Published October 20, 2011
Ever since the Obama administration announced last Friday—in the late afternoon—that it was “suspending” implementation of the CLASS (Community Living Services and Supports) Act, Obamacare’s apologists have been twisting themselves into knots to explain away this embarrassing episode as no big deal.
Leading the way has been Washington Post blogger Ezra Klein. In his account of CLASS’s demise, Klein suggests that the voluntary long-term-care-insurance program ended up in Obamacare pretty much by happenstance, and certainly through no fault of any living Democrat (he points the finger mainly at the late Sen. Ted Kennedy). Klein says the Obama White House was actually publicly cool to the program—and privately hostile. Indeed, according to Klein, the most important reason the program stayed in the final bill was Republican senator Judd Gregg’s amendment, offered in committee, which required the Secretary of HHS to certify that the program could be financed on a self-sustaining basis from participant premiums before it could be launched. Once that amendment was adopted, the budgetary arguments that had been raised against CLASS had been addressed, and then inertia and an unwillingness to undo Senator Kennedy’s final legislative initiative led to its eventual enactment.
Klein also suggests that last week’s White House decision to suspend CLASS implementation is not evidence of failure. Rather, it’s a sign of fiscal sobriety and an unyielding commitment to implementing only what works, and not what doesn’t.
Finally, with regard to the Congressional Budget Office, which estimated in March 2010 that CLASS would produce a $70 billion surplus over the first ten years of Obamacare, Klein again sees no reason for finding fault. Yes, CBO said there would be a short-term surplus from CLASS, but they said all along that there would be long-term deficits from the program too, which the administration has now confirmed. Therefore, Klein concludes, CBO was essentially right about CLASS all along, and the rest of its Obamacare estimate can be trusted to be accurate as well.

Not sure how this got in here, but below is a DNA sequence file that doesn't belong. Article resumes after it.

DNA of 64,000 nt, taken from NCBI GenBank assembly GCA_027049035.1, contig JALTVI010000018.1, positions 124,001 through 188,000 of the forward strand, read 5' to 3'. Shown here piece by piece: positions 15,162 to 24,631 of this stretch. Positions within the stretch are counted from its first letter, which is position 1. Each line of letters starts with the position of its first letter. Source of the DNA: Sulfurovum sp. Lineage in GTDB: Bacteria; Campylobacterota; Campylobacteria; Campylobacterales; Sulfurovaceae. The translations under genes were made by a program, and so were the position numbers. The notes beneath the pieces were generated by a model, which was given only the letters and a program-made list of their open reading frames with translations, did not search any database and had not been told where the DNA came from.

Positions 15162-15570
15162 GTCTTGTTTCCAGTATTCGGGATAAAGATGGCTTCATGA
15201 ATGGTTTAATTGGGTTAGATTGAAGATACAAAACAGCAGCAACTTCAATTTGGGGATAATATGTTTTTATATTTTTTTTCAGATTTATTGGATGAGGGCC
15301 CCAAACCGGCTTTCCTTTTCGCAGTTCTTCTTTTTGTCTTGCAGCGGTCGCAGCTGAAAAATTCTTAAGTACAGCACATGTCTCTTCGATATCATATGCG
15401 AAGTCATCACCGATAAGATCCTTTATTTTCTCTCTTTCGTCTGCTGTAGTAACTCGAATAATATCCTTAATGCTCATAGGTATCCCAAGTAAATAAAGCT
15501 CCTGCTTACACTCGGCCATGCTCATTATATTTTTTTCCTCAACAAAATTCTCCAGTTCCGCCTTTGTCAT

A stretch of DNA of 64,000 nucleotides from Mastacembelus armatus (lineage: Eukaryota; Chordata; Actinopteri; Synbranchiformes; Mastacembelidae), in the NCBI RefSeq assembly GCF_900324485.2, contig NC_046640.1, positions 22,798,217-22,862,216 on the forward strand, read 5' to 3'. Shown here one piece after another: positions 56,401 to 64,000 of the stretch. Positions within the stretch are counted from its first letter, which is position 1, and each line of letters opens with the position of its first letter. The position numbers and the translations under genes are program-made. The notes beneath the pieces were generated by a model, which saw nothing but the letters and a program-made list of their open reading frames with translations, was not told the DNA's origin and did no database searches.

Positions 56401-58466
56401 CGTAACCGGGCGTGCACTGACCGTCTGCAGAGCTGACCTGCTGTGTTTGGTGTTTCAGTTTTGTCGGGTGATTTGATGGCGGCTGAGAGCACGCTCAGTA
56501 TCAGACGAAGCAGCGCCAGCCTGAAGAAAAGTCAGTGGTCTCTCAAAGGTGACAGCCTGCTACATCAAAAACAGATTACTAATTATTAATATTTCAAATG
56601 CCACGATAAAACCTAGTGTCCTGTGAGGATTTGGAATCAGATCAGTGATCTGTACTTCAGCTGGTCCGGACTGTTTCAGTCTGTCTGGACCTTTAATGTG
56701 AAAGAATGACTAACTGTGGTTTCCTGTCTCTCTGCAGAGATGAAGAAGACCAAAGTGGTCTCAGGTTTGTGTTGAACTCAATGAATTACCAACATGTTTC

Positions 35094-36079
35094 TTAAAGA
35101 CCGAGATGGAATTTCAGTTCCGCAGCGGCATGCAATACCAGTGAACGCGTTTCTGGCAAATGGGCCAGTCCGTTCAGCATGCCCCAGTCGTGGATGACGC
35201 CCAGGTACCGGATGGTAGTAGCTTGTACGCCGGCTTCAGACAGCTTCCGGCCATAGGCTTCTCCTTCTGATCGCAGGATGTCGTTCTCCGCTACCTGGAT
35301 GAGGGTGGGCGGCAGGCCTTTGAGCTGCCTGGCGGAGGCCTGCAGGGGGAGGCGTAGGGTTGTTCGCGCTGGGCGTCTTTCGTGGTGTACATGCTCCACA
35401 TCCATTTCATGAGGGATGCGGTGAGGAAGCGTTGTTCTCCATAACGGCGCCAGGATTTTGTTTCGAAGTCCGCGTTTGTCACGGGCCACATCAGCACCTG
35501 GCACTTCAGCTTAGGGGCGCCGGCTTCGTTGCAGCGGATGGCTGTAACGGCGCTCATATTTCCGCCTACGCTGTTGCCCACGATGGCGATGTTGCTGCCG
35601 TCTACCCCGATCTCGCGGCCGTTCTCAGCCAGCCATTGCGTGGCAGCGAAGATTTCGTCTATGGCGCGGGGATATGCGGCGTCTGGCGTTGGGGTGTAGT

Based on Klein’s account of what transpired, one might be tempted to hold up the whole CLASS episode not as a failure, but as a perfect example of good liberal governance. Certainly the New York Times sees it that way. This week, the editors praised the administration for its “wise” but difficult decision to kill the program.
And yet, it’s hard to shake that nagging feeling that Klein and the New York Times haven’t quite gotten this story right. And why is that?
Perhaps it’s because there was never any shred of evidence that CLASS could ever be made sustainable. Not before enactment, and not since. Indeed, any fair reading of the analyses that were done on the concept prior to its passage would conclude that CLASS was hopeless. And it wasn’t a close call. The program was so far from being actuarially sound that it could never be fixed without fundamentally changing how it worked. It is simply not possible to pay a pay-as-you-go long-term-care benefit to the disabled unless millions upon millions of healthy Americans are forced to pay premiums somewhere in the range of $100 to $200 monthly—for a benefit none of them really wants. There was no way the Obama administration was ever going to propose this, because to do so would have been political suicide.
And so, instead, it chose to pretend that a solution might be out there, somewhere, despite all evidence to the contrary.
This was rather convenient for the White House because, as it happened, the $70 billion in supposed CLASS Act “surplus” was just what the doctor ordered for making the deceptive argument that Obamacare was good, not bad, for the federal budget. More than half of the deficit reduction claimed for the final bill came from those bogus CLASS savings. That turned out to be key in convincing the final wavering Democrats to vote yes on the legislation.
CLASS’s enactment was no accident of a chaotic and uncontrolled legislative process. It was a deliberate and cynical ploy to put a phony veneer of fiscal restraint on top of a massive tax-and-spend program. The administration and its allies certainly knew all along that a day of reckoning would come. But they didn’t care; they staked so much on the passage of Obamacare that they had a win-at-any-cost mentality. And now that they have admitted that tens of billions of dollars in deficit reduction that they promised will never materialize, they aren’t the least bit apologetic.
What remains most perplexing in this whole episode is why CBO played along with the CLASS charade. They had access to all of the same actuarial data as everyone else. Their own numbers showed the program was unstable beyond ten years. The Gregg amendment gave them the perfect excuse to conclude that CLASS would never be launched because it could never be viable without massive taxpayer subsidies. And yet they kept showing the $70 billion ten-year surplus in their estimate.
Among the many questions about this sorry episode that are worth pursuing, the role of CBO is surely one.
James C. Capretta is a fellow at the Ethics and Public Policy Center. He was an associate director at the Office of Management and Budget from 2001 to 2004.